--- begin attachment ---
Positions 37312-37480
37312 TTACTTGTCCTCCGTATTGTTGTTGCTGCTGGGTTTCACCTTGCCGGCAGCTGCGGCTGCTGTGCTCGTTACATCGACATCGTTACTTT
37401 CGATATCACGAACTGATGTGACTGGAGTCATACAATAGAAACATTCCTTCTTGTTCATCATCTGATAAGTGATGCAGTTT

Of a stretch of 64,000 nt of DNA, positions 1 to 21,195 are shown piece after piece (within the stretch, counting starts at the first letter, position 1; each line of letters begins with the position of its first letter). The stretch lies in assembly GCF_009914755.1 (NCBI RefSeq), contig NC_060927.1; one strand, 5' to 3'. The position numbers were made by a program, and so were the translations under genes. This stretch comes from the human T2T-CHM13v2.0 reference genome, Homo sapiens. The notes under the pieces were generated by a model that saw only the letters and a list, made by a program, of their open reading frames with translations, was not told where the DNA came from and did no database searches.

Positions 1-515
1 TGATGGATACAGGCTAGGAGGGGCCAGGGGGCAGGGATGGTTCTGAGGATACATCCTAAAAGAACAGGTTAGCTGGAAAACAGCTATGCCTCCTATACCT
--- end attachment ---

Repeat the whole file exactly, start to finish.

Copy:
Positions 37312-37480
37312 TTACTTGTCCTCCGTATTGTTGTTGCTGCTGGGTTTCACCTTGCCGGCAGCTGCGGCTGCTGTGCTCGTTACATCGACATCGTTACTTT
37401 CGATATCACGAACTGATGTGACTGGAGTCATACAATAGAAACATTCCTTCTTGTTCATCATCTGATAAGTGATGCAGTTT

Of a stretch of 64,000 nt of DNA, positions 1 to 21,195 are shown piece after piece (within the stretch, counting starts at the first letter, position 1; each line of letters begins with the position of its first letter). The stretch lies in assembly GCF_009914755.1 (NCBI RefSeq), contig NC_060927.1; one strand, 5' to 3'. The position numbers were made by a program, and so were the translations under genes. This stretch comes from the human T2T-CHM13v2.0 reference genome, Homo sapiens. The notes under the pieces were generated by a model that saw only the letters and a list, made by a program, of their open reading frames with translations, was not told where the DNA came from and did no database searches.

Positions 1-515
1 TGATGGATACAGGCTAGGAGGGGCCAGGGGGCAGGGATGGTTCTGAGGATACATCCTAAAAGAACAGGTTAGCTGGAAAACAGCTATGCCTCCTATACCT